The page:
He didn’t protest, so she led him into the kitchen, where they ate hot dogs, french-fries and (Publix bought) apple pie. Robyn noticed that the little boy ate with little enthusiasm, and she wondered when he had eaten last. But she knew she could not possibly judge as she didn’t know the child’s journey. So, she let it be. After dinner, she put on the Disney Channel, and he watched a few minutes of Moana before the exhaustion of his trauma took over and he fell asleep. Normally she would have him bathe and change into pajamas before bed, but she didn’t want to disturb him. Therefore, she picked him up and put him in the bed, taking his shoes off and covering him with the soft blanket.

And that was Freddie’s first day in foster care.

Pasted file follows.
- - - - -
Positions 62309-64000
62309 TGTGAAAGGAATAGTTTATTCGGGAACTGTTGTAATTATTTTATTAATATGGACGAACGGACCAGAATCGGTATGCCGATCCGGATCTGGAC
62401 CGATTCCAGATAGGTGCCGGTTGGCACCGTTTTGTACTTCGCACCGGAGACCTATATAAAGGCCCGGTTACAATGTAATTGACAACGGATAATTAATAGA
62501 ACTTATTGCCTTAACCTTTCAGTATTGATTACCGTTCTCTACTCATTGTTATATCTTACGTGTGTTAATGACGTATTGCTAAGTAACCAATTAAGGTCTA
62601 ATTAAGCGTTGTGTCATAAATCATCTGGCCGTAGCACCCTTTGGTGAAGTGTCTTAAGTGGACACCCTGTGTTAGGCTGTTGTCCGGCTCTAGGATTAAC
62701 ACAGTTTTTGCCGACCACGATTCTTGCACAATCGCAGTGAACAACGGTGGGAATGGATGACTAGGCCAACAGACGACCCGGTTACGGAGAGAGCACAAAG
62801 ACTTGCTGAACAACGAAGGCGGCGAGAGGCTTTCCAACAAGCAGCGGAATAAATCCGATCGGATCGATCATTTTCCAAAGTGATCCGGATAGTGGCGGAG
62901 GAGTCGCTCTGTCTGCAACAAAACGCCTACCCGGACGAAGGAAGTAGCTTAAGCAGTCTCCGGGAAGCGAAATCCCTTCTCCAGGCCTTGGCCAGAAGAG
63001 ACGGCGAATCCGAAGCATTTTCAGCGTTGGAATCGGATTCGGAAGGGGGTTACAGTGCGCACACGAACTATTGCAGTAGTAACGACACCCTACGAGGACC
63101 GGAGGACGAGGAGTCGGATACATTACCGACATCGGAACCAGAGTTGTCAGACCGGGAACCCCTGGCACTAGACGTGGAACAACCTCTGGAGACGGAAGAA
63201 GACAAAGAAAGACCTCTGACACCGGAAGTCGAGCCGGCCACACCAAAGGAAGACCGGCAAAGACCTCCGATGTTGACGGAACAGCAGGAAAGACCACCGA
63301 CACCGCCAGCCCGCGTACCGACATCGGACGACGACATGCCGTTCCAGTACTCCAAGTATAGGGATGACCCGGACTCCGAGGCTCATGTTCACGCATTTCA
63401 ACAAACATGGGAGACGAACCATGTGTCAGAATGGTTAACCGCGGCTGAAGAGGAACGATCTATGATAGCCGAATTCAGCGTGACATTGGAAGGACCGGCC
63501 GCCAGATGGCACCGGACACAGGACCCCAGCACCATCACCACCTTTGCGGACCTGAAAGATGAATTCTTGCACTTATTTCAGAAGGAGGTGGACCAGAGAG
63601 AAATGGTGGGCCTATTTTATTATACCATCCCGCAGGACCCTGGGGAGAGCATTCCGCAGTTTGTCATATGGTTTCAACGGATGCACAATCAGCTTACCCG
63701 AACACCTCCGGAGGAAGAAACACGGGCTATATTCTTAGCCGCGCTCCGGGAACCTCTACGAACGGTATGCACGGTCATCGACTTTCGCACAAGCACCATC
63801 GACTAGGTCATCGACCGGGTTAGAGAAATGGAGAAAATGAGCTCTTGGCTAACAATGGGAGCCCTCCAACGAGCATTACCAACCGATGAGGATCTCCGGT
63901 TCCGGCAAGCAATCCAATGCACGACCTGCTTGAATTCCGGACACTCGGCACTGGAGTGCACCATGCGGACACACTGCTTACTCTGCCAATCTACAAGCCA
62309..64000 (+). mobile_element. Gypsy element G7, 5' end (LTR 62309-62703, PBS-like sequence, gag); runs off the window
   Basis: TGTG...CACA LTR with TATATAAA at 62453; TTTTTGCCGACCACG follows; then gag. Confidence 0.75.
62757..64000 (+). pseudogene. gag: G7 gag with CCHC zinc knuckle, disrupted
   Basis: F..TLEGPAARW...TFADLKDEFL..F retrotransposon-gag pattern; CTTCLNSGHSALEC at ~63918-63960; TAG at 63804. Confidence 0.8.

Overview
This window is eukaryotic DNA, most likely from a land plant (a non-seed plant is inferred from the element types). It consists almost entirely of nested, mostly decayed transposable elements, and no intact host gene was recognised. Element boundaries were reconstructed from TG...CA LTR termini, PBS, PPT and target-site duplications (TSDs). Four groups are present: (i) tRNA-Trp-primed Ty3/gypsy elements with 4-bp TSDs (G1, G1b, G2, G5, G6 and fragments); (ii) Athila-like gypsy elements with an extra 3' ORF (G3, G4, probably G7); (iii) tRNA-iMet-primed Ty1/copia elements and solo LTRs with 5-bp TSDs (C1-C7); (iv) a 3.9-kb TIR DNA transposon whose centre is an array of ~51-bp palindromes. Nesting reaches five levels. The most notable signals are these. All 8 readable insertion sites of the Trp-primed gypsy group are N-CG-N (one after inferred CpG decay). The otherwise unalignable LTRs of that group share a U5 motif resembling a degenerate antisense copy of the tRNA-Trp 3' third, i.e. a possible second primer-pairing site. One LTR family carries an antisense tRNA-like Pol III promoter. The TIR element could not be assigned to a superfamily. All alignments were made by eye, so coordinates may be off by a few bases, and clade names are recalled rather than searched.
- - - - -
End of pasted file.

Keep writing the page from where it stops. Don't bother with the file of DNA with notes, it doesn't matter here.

As I continue to tell the story of Freddie, and his journey through foster care, I must divulge that I purposefully used the word “placement” instead of home. For most children entering the foster care system are angry, sad, traumatized, scared…and functioning as if in dream. The events that led to their being removed from their biological family and placed with foster parents are traumatic and the children…well, they are grieving. Some studies suggest that small children actually view the separation from their parents with the same grief as one associates with the death of a loved one. So despite the caring and attention of the foster parents, the children do not initially think of the placement as of home.

As we continue into Freddie’s journey, the reality of rebuilding attachments and the feeling of safety, will test Robyn, and demonstrate how strong her commitment is to Freddie’s well-being.